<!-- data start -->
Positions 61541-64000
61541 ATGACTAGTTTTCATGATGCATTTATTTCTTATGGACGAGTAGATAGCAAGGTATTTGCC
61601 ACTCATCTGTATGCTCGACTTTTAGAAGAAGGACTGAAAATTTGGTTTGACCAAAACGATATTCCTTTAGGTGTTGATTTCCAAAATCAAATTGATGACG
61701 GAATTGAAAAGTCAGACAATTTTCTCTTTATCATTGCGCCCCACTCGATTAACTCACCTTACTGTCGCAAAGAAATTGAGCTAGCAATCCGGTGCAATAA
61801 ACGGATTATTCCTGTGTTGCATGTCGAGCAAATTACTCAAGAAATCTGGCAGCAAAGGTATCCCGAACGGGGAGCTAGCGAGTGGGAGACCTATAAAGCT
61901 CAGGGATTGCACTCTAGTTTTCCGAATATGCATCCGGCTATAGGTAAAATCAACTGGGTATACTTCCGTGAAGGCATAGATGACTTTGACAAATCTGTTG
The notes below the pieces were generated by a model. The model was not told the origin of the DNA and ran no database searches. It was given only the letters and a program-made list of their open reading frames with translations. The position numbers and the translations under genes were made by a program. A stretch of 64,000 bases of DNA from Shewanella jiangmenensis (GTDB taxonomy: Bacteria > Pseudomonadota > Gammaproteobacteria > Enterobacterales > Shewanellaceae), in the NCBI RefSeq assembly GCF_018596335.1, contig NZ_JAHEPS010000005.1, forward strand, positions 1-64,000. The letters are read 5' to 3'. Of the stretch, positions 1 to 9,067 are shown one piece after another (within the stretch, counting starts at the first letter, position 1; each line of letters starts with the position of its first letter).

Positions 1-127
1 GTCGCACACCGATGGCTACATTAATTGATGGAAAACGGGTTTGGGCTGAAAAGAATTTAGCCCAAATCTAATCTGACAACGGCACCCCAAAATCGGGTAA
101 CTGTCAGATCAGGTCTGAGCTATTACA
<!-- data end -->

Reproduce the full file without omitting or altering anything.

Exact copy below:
Positions 61541-64000
61541 ATGACTAGTTTTCATGATGCATTTATTTCTTATGGACGAGTAGATAGCAAGGTATTTGCC
61601 ACTCATCTGTATGCTCGACTTTTAGAAGAAGGACTGAAAATTTGGTTTGACCAAAACGATATTCCTTTAGGTGTTGATTTCCAAAATCAAATTGATGACG
61701 GAATTGAAAAGTCAGACAATTTTCTCTTTATCATTGCGCCCCACTCGATTAACTCACCTTACTGTCGCAAAGAAATTGAGCTAGCAATCCGGTGCAATAA
61801 ACGGATTATTCCTGTGTTGCATGTCGAGCAAATTACTCAAGAAATCTGGCAGCAAAGGTATCCCGAACGGGGAGCTAGCGAGTGGGAGACCTATAAAGCT
61901 CAGGGATTGCACTCTAGTTTTCCGAATATGCATCCGGCTATAGGTAAAATCAACTGGGTATACTTCCGTGAAGGCATAGATGACTTTGACAAATCTGTTG
The notes below the pieces were generated by a model. The model was not told the origin of the DNA and ran no database searches. It was given only the letters and a program-made list of their open reading frames with translations. The position numbers and the translations under genes were made by a program. A stretch of 64,000 bases of DNA from Shewanella jiangmenensis (GTDB taxonomy: Bacteria > Pseudomonadota > Gammaproteobacteria > Enterobacterales > Shewanellaceae), in the NCBI RefSeq assembly GCF_018596335.1, contig NZ_JAHEPS010000005.1, forward strand, positions 1-64,000. The letters are read 5' to 3'. Of the stretch, positions 1 to 9,067 are shown one piece after another (within the stretch, counting starts at the first letter, position 1; each line of letters starts with the position of its first letter).

Positions 1-127
1 GTCGCACACCGATGGCTACATTAATTGATGGAAAACGGGTTTGGGCTGAAAAGAATTTAGCCCAAATCTAATCTGACAACGGCACCCCAAAATCGGGTAA
101 CTGTCAGATCAGGTCTGAGCTATTACA